Maruti Suzuki Completes Training 50 Lakh Drivers Cumulatively

Maruti Suzuki Completes Training 50 Lakh Drivers Cumulatively

Maruti Suzuki Completes Training 50 Lakh Drivers Cumulatively
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MDS & IDTR facilities deploy scientifically designed test tracks, driving simulators and well defined course curriculum while focussing on technical as well as behavioral skills for road safety

Maruti Suzuki India Limited has clocked a milestone of providing state-of-the-art driving training to 50 lakh aspirants, cumulatively. The figure includes candidates trained across learner, refresher and evaluation courses at its Maruti Suzuki Driving Schools (MDS) as well as Institutes of Driving and Traffic Research (IDTR). Maruti Suzuki has undertaken social initiatives targeting different aspects of road safety management and driving training.

While the MDS are managed by the company’s dealers, the IDTRs are managed by the company in partnership with the respective state governments. Through these initiatives, Maruti Suzuki claims to introduce global standards for quality driving training, through a scientifically designed curriculum consisting of theory as well as practical training. As of date, there are 480 MDS and 7 IDTR centres.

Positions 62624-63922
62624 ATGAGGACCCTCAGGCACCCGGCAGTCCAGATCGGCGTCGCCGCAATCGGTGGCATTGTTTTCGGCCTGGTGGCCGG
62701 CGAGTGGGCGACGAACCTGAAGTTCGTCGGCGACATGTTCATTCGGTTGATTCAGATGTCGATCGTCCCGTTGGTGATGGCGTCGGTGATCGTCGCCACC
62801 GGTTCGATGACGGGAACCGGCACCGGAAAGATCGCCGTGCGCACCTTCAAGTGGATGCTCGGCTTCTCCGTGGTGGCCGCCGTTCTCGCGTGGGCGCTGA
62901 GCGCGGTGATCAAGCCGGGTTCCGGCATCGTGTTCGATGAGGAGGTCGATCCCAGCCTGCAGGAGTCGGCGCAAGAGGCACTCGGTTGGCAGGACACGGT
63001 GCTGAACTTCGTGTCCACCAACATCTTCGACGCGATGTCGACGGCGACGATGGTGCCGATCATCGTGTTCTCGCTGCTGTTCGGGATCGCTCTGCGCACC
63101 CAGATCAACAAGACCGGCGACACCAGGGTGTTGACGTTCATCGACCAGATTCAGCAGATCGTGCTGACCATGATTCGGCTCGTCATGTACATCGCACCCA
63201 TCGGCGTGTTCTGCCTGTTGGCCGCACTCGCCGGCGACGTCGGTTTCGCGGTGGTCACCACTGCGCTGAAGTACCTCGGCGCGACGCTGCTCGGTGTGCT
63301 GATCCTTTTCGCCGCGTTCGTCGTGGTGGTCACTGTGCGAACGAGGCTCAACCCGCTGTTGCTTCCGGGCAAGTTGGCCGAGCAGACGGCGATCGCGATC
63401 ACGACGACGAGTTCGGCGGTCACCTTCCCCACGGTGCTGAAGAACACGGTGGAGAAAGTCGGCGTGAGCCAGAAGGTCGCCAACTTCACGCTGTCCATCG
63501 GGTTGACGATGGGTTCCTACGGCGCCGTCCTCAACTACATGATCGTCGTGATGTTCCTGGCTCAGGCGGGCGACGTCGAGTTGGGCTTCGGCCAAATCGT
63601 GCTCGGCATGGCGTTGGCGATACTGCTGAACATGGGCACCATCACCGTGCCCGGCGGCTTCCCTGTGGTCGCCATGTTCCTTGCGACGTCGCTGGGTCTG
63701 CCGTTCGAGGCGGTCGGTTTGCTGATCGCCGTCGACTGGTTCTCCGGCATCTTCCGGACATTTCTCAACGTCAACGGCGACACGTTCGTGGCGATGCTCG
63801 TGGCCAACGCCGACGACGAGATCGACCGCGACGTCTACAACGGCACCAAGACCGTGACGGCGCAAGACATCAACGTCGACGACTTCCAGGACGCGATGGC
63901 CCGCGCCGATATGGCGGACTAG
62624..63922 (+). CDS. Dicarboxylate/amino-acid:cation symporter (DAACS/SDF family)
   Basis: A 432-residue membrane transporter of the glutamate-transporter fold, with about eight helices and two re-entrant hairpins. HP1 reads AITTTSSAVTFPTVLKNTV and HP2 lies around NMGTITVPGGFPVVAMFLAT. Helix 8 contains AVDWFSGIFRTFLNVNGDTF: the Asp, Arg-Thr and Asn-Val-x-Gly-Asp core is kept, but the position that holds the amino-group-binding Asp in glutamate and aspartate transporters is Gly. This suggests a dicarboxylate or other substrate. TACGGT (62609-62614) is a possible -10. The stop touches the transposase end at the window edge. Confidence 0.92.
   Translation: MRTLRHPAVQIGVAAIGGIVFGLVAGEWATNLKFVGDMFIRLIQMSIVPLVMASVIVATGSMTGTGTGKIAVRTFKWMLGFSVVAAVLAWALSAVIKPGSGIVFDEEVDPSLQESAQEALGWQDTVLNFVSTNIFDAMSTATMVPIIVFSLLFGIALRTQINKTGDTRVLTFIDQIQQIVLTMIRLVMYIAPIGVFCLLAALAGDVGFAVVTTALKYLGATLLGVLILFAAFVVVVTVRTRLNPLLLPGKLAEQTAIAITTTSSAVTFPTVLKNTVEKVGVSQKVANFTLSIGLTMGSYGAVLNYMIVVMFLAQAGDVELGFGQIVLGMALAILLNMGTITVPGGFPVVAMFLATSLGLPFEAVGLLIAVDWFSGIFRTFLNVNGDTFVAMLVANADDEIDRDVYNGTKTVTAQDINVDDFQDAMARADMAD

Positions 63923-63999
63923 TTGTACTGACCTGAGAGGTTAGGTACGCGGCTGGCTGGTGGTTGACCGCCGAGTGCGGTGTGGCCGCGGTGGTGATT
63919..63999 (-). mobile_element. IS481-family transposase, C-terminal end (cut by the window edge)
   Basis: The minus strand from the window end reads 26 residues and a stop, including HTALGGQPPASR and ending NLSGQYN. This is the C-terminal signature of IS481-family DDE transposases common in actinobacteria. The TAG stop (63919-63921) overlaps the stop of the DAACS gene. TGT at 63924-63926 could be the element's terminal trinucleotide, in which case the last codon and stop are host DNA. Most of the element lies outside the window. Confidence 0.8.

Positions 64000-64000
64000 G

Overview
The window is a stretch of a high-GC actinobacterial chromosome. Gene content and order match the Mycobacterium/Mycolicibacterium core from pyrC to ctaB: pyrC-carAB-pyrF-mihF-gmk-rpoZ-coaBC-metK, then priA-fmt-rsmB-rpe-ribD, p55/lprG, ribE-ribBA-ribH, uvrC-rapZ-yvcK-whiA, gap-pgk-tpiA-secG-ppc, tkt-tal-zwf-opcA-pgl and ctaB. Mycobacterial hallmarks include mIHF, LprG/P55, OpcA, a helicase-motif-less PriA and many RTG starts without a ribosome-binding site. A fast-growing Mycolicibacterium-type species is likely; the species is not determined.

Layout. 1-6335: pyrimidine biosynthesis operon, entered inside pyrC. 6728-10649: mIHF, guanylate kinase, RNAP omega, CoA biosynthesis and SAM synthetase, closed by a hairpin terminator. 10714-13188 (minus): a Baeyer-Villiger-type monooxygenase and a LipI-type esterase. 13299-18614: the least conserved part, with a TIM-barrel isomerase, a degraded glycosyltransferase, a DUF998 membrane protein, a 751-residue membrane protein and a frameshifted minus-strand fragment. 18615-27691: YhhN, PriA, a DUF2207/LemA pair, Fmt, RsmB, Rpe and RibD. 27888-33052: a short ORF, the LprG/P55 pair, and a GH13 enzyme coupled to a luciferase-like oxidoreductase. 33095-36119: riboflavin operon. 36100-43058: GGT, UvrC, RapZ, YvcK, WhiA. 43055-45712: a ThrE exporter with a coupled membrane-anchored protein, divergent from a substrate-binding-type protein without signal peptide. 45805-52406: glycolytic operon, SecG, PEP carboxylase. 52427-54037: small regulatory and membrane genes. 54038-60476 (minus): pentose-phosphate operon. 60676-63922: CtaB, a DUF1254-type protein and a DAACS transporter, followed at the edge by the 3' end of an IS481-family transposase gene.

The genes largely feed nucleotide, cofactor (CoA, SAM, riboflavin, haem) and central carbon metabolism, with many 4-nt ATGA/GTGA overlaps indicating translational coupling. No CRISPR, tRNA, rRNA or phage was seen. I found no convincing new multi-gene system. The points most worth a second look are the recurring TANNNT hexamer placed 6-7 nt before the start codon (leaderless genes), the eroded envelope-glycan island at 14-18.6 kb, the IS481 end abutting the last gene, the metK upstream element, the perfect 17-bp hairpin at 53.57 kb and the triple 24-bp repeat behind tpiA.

Maruti Suzuki Driving Schools (MDS) offer a mix of classroom and practical training by trained instructors and are equipped with advanced driving simulators to create on-road driving situations. Institute of Driving and Traffic Research (IDTR) have been set up in collaboration with state governments. Equipped with scientifically engineered training and testing tracks of international standards, state-of-the-art driving simulators and well maintained vehicles, these IDTRs follow a structured training content including classroom and practical sessions.

Maruti Suzuki is also working closely with the Ministry of Tribal Development in Gujarat to train tribal youth in safe driving. Besides road safety, AGIDTTR is a residential IDTR facility near Vadodara that approaches driving also as an employment opportunity. Over 15,000 young tribal people, mostly landless farm workers and unskilled construction workers, have been trained, groomed and employed.